This photo of the Niagara Falls building is from 2007. By 2014, the building had been replaced with a modern one. It is now a combination KFC and Taco Bell restaurant.

The photos of this Ottawa location are from 2009. This location opened in 1969. Since 2012, the building has housed Hintonburger. The updated shingled roof is still there. The steeple and signs are gone. For more, see this website. [map]

The Tilbury location is another example of this building style which was unique to Canada. I believe this location and the one in Pembroke, ON may be the only ones still operating with the Scott's signs and building style. [map]

More Scott's Chicken Villa buildings:
Cambridge, ON [closed]
Pembroke, ON

If you know of any other Scott's Chicken Villa buildings, I'd love to hear about them.

Kentucky
Fried Chicken [gone]
Metropolis, IL
Kentucky
Fried Chicken [gone]
Hayward, WI
Kentucky
Fried Chicken [gone]
Magnolia, AR
Kentucky
Fried Chicken [gone]
Iron River, MI
Kentucky Fried Chicken
Grinnell, IA
The trademark Kentucky Fried Chicken paper bucket was invented in 1952. In 1961, the company's first bucket sign was created by Leonard Goldstein (the founder of Lendy's) in Roanoke, VA. By the 1970s, these signs were everywhere. They used to revolve but I don't believe any still do. When the company dumped the Colonel and changed its name to KFC in 1991, most locations finally got rid of these signs. In recent years, KFC has brought back bucket signs but the image of the Colonel is more stylized and only black and white. The "finger lickin' good" slogan is also gone. For more, see 1, 2, 3, and 4.

The Metropolis bucket was still there in 2010 when this photo was taken. By 2013, the location had closed and the sign was gone.

The Magnolia bucket, photographed in 2008, was gone by 2009. The Iron River bucket, photographed in 2006, was gone by 2010. The Hayward location and bucket, shot in 2007, are gone now as well.

The Grinnell bucket and the San Jose bucket sign (described below) are the only ones that I know of in the U.S. that are still in use. I believe the one in Canada (Yellowknife - see links in the blue box below) is also still there. That makes a total of three still on display at operating KFC locations.

The Grinnell location opened in 1968 with this bucket sign. The owner has to keep the sign clean and fully-lighted to satisfy corporate headquarters which would rather see the sign removed. [map]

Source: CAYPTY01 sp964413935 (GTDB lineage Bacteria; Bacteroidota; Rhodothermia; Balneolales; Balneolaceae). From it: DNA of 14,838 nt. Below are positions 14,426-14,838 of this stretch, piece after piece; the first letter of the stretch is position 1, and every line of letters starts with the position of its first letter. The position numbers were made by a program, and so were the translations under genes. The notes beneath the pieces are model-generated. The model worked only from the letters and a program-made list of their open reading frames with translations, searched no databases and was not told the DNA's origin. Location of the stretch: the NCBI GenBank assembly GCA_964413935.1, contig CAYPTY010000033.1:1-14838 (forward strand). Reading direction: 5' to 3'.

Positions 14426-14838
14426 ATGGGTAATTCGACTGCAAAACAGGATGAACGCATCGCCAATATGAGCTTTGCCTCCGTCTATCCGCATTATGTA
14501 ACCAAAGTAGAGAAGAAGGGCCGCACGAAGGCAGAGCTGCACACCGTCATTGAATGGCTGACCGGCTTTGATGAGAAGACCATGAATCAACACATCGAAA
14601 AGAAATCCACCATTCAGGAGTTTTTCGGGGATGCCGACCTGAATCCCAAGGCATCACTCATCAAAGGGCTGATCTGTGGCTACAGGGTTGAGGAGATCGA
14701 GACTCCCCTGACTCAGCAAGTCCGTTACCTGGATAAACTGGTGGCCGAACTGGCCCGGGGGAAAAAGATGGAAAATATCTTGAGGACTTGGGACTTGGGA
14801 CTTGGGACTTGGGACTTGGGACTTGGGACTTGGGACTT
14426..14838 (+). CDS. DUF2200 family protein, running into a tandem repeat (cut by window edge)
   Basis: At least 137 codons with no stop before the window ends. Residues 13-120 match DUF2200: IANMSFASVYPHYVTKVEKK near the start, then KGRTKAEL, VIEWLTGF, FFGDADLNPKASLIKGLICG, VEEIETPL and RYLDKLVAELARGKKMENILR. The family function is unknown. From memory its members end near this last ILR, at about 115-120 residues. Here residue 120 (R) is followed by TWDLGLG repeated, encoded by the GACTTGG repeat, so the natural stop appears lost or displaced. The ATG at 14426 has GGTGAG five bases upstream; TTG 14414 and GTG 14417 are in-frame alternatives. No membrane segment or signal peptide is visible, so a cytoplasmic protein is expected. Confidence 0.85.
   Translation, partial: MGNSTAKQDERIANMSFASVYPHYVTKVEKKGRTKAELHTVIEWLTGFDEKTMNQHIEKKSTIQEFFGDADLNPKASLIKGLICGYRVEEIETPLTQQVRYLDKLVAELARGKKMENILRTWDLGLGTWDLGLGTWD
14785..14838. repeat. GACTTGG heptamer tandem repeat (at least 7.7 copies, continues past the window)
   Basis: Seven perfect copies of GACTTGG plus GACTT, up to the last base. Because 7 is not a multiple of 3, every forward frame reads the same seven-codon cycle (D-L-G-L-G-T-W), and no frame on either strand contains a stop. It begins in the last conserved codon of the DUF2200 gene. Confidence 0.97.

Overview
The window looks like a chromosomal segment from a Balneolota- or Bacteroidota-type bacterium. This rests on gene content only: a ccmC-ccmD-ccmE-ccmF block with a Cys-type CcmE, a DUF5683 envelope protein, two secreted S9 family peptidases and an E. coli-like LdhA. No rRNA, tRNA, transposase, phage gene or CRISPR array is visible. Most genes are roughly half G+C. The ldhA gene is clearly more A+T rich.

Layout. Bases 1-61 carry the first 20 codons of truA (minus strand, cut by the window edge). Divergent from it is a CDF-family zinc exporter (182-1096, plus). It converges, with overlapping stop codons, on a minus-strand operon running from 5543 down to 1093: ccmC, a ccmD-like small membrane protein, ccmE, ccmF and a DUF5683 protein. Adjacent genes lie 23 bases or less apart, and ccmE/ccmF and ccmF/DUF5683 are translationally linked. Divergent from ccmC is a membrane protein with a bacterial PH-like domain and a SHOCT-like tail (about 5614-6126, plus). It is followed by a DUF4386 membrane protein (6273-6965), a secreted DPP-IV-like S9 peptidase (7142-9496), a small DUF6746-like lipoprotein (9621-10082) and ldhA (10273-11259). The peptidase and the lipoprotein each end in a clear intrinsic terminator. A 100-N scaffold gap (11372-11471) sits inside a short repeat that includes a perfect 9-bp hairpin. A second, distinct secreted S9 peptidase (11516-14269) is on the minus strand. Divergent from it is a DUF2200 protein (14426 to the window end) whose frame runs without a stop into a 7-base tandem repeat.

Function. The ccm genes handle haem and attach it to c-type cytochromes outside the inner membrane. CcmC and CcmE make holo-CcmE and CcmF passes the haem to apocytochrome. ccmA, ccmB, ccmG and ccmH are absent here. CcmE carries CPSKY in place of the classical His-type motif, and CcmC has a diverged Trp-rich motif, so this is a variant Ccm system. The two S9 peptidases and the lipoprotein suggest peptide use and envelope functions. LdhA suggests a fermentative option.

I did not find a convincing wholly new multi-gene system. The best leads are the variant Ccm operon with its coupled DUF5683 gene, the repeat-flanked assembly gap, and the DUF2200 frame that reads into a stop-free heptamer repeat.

Kentucky Fried Chicken
San Jose, CA
The graphics on this San Jose bucket are different from the signs shown above. I believe this one is older. There was another bucket sign with this wording in Goderich, ON (see above) until recently but it is gone now. The only other bucket sign left with this wording is the one in Yellowknift (see links below in blue box). [map]

former Kentucky
Fried Chicken bucket [gone]
Anniston, AL
Mr. Shrimp [gone]
Chicago, IL
This Anniston bucket had been converted into a giant Coca-Cola cup complete with a straw. It stood in front of Garibaldi's Mexican restaurant. This photo is from 2007. I believe by 2010, the straw was gone. Garibaldi's was gone by 2014 and so was the bucket sign.

Mr. Shrimp opened around 1953. I assume these plastic panels were added to a former Kentucky Fried Chicken bucket. Mr. Shrimp closed in 2010 just before this photo was taken. By 2012, the panels were gone and only the pole and metal sign supports were left. For more, see this website.

More Vintage Kentucky Fried Chicken Bucket Signs:
Hollywood, CA: 1, 2 [gone]
Youngwood, PA [gone]
Port Elgin, ON: 1, 2 [gone]
Yellowknife, NT: 1, 2 [map]

If you know of any other vintage or repurposed bucket signs, I'd love to hear from you.

Kentucky Fried Chicken
Marietta, GA
This Kentucky Fried Chicken sign is 55 feet tall and made of sheet metal. It was built in 1963 to advertise for Johnny Reb's Chick, Chuck and Shake. Kentucky Fried took over the space in 1974. The chicken's beak opens and closes while the eye spins around. In 1996, the sign was severely damaged by a tornado and Pepsi-Cola helped pay to restore it. For more, see these websites: 1 and 2. [map]

Kentucky Fried Chicken
Los Angeles, CA
This Kentucky Fried Chicken was designed by Jeffrey Daniels in 1989. Daniels worked for Frank Gehry from 1978-1980 and Gehry's influence is evident in this abstracted bucket design. For more, see this website. [map]

More Kentucky Fried Chicken restaurants:
Kentucky Beef